Remember, many people already view financial services as complicated and confusing. So to succeed, your fintech app should be easy to use.

It is essential that the app flows from one screen to the next logically and seamlessly through an engaging user interface (UI). In the fintech niche, that means that, to prevent overwhelm, your app should only show financial data relevant at that exact moment.

Education and transparency are also vital but often overlooked aspects of excellent UX. 

Using simple language and explaining important concepts will help widen your app’s reach and retention. At the same time, however, your UX should include some friction when making key transactions so that users don’t make critical mistakes easily.

Recently, there has been a trend of boosting UX through the use of AI and machine learning. To help illustrate this trend, let’s look at super apps.

The concept of a super app was first defined by the founder of Blackberry, Mike Lazaridis, who described it as: “a closed ecosystem of many apps that people would use every day because they offer such a seamless, integrated, contextualized and efficient experience.”

To give you an example, in 2019, the Russian bank Tinkoff launched a banking super app that included a slew of services from financial to travel. 

Here’s an overview of their ecosystem:

image 19

Source: Tinkoff

At first glance, this might seem to violate the rule that an app should have only essential features.

But the reason we’ve included this example is that it illustrates the power of a fantastic UX.

Tinkoff’s app works because it uses AI to show only the relevant features to the user, thereby avoiding overwhelming them.

In the end, great UX is more than just a smooth UI or jargon-free descriptions. It’s all about delivering meaningful and relevant experiences to your users.

Poor security practices

Poor security will instantly spell doom for any fintech app. After all, you’re dealing with people’s hard-earned money and sensitive financial information here. Even one hack would compromise your reputation beyond repair.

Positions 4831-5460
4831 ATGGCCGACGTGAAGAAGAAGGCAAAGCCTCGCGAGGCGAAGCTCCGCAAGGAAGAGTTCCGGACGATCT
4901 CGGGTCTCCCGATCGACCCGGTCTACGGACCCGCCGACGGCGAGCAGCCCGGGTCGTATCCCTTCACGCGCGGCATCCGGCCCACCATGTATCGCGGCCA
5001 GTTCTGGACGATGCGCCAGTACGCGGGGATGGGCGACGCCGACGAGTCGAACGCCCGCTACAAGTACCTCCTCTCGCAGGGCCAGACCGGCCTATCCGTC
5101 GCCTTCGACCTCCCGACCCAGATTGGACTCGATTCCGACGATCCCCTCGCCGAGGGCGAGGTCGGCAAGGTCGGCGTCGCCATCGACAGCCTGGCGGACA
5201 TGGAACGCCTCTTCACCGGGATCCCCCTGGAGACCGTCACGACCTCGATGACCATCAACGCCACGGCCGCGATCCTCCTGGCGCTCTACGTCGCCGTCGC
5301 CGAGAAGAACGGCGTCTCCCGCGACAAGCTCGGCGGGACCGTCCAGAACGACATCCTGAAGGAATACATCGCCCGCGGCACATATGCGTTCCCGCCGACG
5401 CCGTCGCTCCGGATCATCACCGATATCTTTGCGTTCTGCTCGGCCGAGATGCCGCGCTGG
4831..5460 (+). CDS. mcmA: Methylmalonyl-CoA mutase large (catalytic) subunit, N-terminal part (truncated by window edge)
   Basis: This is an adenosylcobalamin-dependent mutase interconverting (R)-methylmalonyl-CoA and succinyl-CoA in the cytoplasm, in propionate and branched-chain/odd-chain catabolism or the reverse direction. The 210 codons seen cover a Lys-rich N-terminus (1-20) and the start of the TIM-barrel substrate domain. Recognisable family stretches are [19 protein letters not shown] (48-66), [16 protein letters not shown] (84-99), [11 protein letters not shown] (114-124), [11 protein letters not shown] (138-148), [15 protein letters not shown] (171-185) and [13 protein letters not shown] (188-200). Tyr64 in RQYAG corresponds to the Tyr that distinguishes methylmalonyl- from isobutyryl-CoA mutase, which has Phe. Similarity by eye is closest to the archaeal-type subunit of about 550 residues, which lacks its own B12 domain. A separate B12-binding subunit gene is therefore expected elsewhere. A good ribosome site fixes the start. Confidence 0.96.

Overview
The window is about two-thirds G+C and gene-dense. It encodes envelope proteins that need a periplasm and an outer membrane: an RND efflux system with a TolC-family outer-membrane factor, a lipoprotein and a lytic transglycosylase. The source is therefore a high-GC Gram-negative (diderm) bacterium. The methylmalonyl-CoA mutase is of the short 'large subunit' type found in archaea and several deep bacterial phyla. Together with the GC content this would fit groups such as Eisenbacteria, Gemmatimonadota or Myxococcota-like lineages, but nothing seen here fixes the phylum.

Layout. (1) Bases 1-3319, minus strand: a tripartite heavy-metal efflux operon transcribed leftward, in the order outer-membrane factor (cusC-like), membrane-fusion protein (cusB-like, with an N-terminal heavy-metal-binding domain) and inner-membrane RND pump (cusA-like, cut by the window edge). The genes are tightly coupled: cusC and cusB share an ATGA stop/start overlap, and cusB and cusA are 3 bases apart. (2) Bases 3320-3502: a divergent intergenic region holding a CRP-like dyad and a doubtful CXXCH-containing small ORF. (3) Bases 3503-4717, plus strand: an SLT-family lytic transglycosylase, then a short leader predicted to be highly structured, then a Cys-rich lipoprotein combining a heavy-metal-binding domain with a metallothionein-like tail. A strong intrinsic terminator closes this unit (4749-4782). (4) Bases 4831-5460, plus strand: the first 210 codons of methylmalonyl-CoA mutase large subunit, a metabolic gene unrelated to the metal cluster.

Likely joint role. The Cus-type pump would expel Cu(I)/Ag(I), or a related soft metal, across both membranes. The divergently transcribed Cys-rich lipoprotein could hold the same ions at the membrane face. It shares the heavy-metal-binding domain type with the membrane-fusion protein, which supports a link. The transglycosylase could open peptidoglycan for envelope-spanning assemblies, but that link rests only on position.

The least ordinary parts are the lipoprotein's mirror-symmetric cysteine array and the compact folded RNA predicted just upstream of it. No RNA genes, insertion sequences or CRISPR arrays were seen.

The big challenge with app security is that you need to deal with constantly evolving threats, both internally and externally:

Common Fintech security risks

It also doesn’t help that the financial sector is the favorite target of hackers and cybercriminals, according to a Mastercard report. In spite of this, close to 98% of fintech apps lack sufficient protection from such breaches.

Realizing security mistakes is the easy part. Fixing them is much more challenging. Fortunately, you have many well-known best practices and tools at your disposal.

The first step is ensuring the security of your app, with flawless app logic, secure coding practices, and multiple layers of user authentication and authorization.

However, focusing on the app itself is not enough. You should go beyond and strengthen the ecosystem it’s in.

That includes your network infrastructure, databases, and web servers.

In fact, keeping them safe is paramount as they provide more attack surfaces that hackers can exploit.

You should also pay close attention to your app’s connections to third-party platforms and APIs.

Insecure communication channels between these points can allow criminals to steal account information or enter your system.

In the end, cybersecurity is a never-ending game. Attacks are getting more frequent and sophisticated, and some estimates indicate these incidents are going to cost businesses a staggering $10.5 trillion by 2025.

Therefore, constant vigilance and implementation of the latest security practices are vital to helping you avoid losses.

Inadequate data cleansing

Data cleansing involves correcting errors or inconsistencies in a particular data set. It’s a crucial step for many fintech apps that retrieve data from other platforms or financial institutions via APIs like open banking.

By default, any data coming from outside sources is considered “dirty.” Often, the various formats the data come in are incompatible with your app. You’ll also encounter quality issues, outdated information, or inaccuracies.

As a result, using dirty data as-is can give you inaccurate or unpredictable results.

Unfortunately, the process is often overlooked by app developers, leading to detrimental consequences.

For example, imagine if a user’s bank account read “$10,000” instead of “$1,000” due to a data import error. What would happen if they suddenly withdrew that $10,000? The resulting mess would be incredibly complicated and tedious to clean up.

Thus, you need to clean the data first to make it ready for analysis. Apart from making it standardized, you also ensure that every piece of data you work with is verified, complete, and error-free.